On Thursday, prescription delivery startup Pill Club posted a missive concerning CVS that has the Twitterverse in a frenzy.
“CVS Caremark’s proposed payment changes threaten Pill Club’s ability to serve members,” the company said on its website. “Pill Club members with pharmacy coverage through CVS Caremark are at risk of their birth control access being disrupted.”
The disagreement concerns how much CVS pays Pill Club for its prescription delivery service. CVS has allegedly decided to cut its reimbursement rates to the service, and in response, Pill Club says it will have to stop working with the pharmacy chain. “If we cannot convince CVS to change course in the next few weeks, we will have no choice but to stop serving people with CVS Caremark pharmacy benefits,” the company says. “The reality is that we would be out of business if every pharmacy manager did what CVS is doing. And thousands of women would be without the birth control they need.”
Women’s health advocates are now threatening to boycott CVS.
I have an adult severely disabled son. My husband is diabetic. I have multiple sclerosis. We shop for all our health care needs and prescriptions from CVS. We are disappointed to learn of your political leanings. We will no longer shop at your stores. #boycottcvs
— Angel Grant (@angelgrant1031) August 15, 2019
Trump and Pence have already made birth control harder to get and a little digging shows that CVS Health Pac is a big giver to Trump's reelection campaign and to GOP electeds who have voted time after time to limit women's reproductive freedom. Shame on CVS. #CVSDeniesCare
— ilyse hogue (@ilyseh) August 15, 2019
In response, CVS has released a statement calling Pill Club’s accusations “extremely misleading” and saying Pill Club still participates in its pharmacy network. The company clarifies that, earlier this year, it made changes to the way it reimburses companies like Pill Club, which operate on a different business model than retail drug stores.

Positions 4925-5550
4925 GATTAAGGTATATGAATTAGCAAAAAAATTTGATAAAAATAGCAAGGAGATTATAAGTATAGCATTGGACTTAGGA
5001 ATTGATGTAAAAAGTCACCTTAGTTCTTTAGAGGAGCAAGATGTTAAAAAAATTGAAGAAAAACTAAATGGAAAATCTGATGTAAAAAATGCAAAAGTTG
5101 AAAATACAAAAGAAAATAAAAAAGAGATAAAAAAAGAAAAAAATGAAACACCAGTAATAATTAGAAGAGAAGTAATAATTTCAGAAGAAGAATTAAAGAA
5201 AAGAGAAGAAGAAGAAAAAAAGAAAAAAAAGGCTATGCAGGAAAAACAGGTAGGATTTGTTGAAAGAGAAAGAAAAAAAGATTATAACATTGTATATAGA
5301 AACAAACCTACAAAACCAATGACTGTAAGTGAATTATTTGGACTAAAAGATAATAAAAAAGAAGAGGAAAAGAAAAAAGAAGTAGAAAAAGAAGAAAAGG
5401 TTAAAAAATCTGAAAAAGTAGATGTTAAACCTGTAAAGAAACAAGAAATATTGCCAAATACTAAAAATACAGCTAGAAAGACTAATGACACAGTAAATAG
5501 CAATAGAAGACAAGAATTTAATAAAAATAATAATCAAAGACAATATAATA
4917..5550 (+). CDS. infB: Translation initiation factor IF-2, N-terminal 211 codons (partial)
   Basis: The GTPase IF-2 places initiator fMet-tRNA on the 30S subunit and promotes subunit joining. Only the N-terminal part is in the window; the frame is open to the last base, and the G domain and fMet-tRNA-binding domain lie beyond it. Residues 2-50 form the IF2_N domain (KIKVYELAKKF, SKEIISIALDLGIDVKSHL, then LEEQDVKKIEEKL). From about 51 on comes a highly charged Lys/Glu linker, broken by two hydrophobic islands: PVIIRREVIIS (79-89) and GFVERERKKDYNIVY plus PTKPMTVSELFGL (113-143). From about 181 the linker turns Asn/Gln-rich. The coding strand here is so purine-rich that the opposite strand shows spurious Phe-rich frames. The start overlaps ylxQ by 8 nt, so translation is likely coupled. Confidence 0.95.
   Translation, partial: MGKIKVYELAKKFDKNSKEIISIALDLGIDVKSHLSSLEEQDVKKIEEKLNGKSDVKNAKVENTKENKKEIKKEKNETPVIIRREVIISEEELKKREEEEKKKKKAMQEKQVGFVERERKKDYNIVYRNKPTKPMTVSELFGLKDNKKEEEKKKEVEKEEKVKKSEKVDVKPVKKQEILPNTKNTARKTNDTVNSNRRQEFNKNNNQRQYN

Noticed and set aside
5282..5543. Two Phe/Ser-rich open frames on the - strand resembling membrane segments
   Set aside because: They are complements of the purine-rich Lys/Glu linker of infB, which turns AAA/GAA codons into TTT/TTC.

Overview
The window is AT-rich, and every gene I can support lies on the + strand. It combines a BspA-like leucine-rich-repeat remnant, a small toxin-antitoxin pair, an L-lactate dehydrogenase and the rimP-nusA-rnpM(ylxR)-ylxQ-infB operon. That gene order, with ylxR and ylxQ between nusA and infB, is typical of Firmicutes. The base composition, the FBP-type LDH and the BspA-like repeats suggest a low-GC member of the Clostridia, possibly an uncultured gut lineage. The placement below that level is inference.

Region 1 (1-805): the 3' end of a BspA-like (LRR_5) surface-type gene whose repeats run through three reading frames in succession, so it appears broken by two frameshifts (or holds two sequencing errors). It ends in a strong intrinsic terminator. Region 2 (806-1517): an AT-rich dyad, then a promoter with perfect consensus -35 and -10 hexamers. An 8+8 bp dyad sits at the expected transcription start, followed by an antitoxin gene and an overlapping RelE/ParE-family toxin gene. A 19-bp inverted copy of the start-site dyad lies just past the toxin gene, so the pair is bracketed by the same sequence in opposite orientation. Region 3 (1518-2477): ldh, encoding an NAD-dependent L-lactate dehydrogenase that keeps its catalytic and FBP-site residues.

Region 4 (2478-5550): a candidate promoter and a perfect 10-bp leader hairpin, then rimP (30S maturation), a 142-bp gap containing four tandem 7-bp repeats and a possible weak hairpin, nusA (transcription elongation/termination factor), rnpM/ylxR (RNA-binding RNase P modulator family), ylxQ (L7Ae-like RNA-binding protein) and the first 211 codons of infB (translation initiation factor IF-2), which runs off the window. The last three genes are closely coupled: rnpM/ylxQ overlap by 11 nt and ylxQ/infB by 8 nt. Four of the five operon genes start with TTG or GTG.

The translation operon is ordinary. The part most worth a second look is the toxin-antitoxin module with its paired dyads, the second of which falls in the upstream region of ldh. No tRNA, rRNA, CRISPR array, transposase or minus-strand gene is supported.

The story is interesting because pharmacy benefit managers are constantly negotiating pricing with their vendors. However, these disagreements rarely go public, let alone viral. But as NARAL president Ilyse Hogue’s tweet illustrates, it’s a particularly sensitive time to mess around with women’s healthcare.
CVS’s full statement as provided to Business Insider appears below:
“Our coverage of contraceptives is widespread throughout our network of 68,000 pharmacies, ensuring accessible and affordable access to our members. The accusations being made by Pill Club against CVS Caremark are extremely misleading. Pill Club continues to be a participating pharmacy in our network and there is no impact on its customers’ access to contraceptives. We are committed to providing access to women’s health care and it is irresponsible for Pill Club to suggest otherwise in an effort to maximize their profits at the expense of our PBM clients.
Earlier this year, we notified certain non-traditional pharmacies, including Pill Club, which had been receiving reimbursement at the same rate as the retail drugstores in our PBM pharmacy network, that it would be subject to additional terms and reimbursement applicable to its business model. Other pharmacies in our network with similar business models as Pill Club have agreed to the same terms and reimbursement.
We remain committed to providing plan design options for our clients that includes coverage for contraceptive products, including birth control pills. Ensuring that the pharmacies in our network are reimbursed appropriately based on their business models helps our clients provide cost-effective coverage for their members’ pharmacy care needs.”